The Kill List

27 09 2013

I’ve just finished reading The Kill List by Frederick Forsyth, not because I’m a fast reader – it was released in the UK yesterday – but because it was already on sale in Dubai last week. And seeing only a couple of copies left on the shelf, I decided to go for it.

The blurb suggested this clean, crisp plot: The Preacher (terrorist) versus the Tracker (US manhunter). However, I’ve been a bit disappointed. It’s reasonably fast-paced, with quite a lot of detail (military procedure, slang and hardware, international inter-agency cooperation and non-cooperation, secret service protocol) and some twists and turns here and there in the plot. Still, I felt the novel didn’t quite deliver. I’m not saying it’s not worth reading, but it is not at the same standard as The Day of the Jackal, The Fourth Protocol (my Forsyth favourite), or The Devil’s Alternative.

Having a computer genius with Aspergers is not a new angle in 2013, but there were a few great phrases here and there adding a bit of spice – my favourite one being “with the imagination of a chapati”. And it annoys me when the research for local detail has been shoddy – the only “cheap local airline” flying direct between Doha and Dubai International is FlyDubai, and their passengers definitely don’t see “a truly vast duty-free shopping mall” on arrival. The Duty Free at Dubai Terminal 2 is definitely on the small side (as all FlyDubai passengers know very well).

That said, I think The Kill List compares favourably with The Cobra, The Afghan and Icon.

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A Delicate Truth

27 09 2013

John LeCarre’s A Delicate Truth is pure delight. I haven’t enjoyed a novel of his this much since The Little Drummer Girl, my LeCarre favourite. Though, mind you, all LeCarre’s novels are either very good or excellent.

The subtlety of the characters and the multi-layered plot make this a great read. LeCarre is a master at combining the spy world with interesting psychological portraits of people. I also enjoy the social and political comment. Normally, I don’t go for the whistle-blower theme, but this novel is just so satisfying, from the very beginning to the last page.

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Fasanjägarna

27 09 2013

Jag blev rekommenderad att läsa Fasanjägarna av Jussi Adler-Olsen när jag var i Stockholm i sommar. Jag tog med mig den på min resa med Transsibiriska järnvägen men undrar nu i efterhand varför i all världen jag läste den till slutet när jag också hade Dostojevskis Demonerna i resväskan.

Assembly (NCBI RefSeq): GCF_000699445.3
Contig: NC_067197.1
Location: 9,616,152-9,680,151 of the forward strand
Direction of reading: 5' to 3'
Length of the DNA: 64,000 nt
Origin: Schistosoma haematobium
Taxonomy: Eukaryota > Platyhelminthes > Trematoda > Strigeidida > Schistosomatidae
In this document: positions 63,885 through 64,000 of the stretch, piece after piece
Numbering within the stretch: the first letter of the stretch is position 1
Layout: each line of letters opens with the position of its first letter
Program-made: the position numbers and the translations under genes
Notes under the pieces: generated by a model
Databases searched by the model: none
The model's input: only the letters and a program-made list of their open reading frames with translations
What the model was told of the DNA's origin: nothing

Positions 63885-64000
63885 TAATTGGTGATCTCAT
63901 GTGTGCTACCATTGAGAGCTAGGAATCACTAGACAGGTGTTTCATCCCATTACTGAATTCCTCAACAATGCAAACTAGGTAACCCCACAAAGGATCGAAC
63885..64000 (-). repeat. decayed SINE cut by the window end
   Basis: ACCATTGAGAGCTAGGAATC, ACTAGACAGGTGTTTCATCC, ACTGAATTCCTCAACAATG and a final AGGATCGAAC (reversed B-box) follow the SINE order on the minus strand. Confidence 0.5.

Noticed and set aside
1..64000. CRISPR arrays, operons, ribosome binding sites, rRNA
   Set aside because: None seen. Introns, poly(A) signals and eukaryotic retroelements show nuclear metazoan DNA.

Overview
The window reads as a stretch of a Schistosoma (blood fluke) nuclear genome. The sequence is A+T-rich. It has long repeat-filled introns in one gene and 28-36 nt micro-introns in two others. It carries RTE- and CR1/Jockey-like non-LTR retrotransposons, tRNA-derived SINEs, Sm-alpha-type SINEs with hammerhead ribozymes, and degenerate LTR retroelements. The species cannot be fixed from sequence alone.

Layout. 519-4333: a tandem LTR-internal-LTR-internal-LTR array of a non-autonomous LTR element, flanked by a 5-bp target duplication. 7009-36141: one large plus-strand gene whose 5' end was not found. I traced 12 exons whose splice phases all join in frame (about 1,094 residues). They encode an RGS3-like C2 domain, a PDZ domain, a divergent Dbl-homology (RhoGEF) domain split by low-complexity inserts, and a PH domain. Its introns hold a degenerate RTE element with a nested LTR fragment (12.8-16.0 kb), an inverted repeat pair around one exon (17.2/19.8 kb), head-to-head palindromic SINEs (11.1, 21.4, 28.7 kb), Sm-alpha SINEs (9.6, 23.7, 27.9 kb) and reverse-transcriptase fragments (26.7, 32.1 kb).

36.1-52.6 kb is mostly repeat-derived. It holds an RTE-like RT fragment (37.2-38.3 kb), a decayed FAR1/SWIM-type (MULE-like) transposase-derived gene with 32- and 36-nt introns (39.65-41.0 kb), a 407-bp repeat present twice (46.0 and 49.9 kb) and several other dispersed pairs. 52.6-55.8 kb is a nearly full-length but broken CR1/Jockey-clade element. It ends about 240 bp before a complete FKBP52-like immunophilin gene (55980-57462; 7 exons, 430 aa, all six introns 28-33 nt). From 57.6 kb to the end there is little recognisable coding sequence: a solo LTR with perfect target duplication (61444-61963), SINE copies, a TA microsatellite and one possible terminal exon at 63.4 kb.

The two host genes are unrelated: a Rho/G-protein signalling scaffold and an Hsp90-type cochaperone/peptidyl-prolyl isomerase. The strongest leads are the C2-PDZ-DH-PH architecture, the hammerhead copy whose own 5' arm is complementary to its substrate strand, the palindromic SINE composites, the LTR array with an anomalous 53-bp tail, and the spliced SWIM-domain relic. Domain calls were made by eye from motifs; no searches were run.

Fasanjägarna hade en hyfsad början men sen tyckte jag att resten av boken gav ett fragmenterat intryck, där vissa teman gick runt i cirklar i all oändlighet. Romanen hade också nåt overkligt över sig, vilket jag inte gillar i en kriminalroman.

Orsaken till att jag inte gav upp var att jag ville veta hur det hela slutade. Jag läste färdigt boken någonstans mellan Bajkalsjön och Ulan Bator och lämnade den på ett vandrarhem i Mongoliet.

Demonerna hade varit ett mycket bättre val för resan på Transsibiriska järnvägen.

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Only Time Will Tell

27 09 2013

I haven’t read a book by Jeffrey Archer since I read Kane and Abel and the Prodigal Daughter back in the 80s. However, I was slightly intrigued by a comment Jeffery Archer made at a talk he gave at the Dubai Festival of Literature in March this year. He said, “I’m not a writer. I’m a storyteller.” So I bought a copy of Only Tome Will Tell.

It is true that I complain about the lack of characterisation when a novel is only plot. But it’s equally true that I get bored if it’s only characterisation and the plot moves forward millimetre by millimetre, and could easily be overtaken by a snail. So I guess I’m looking for a balance between the two, in addition to some kind of elusive thing called “good writing”.

That said, Only Time Will Tell is plot only. And the plot is too neat and polished for my taste. Also, the authorial presence is quite “preachy” for lack of a better term. But I read the whole novel from beginning to end because I wanted to know what would happen next.

That’s the power of plot. With a plot in ultra slow motion and no “good writing”, I just forget about the novel somewhere before page 100. I won’t read the rest of the Clifton Chronicles Trilogy, though.

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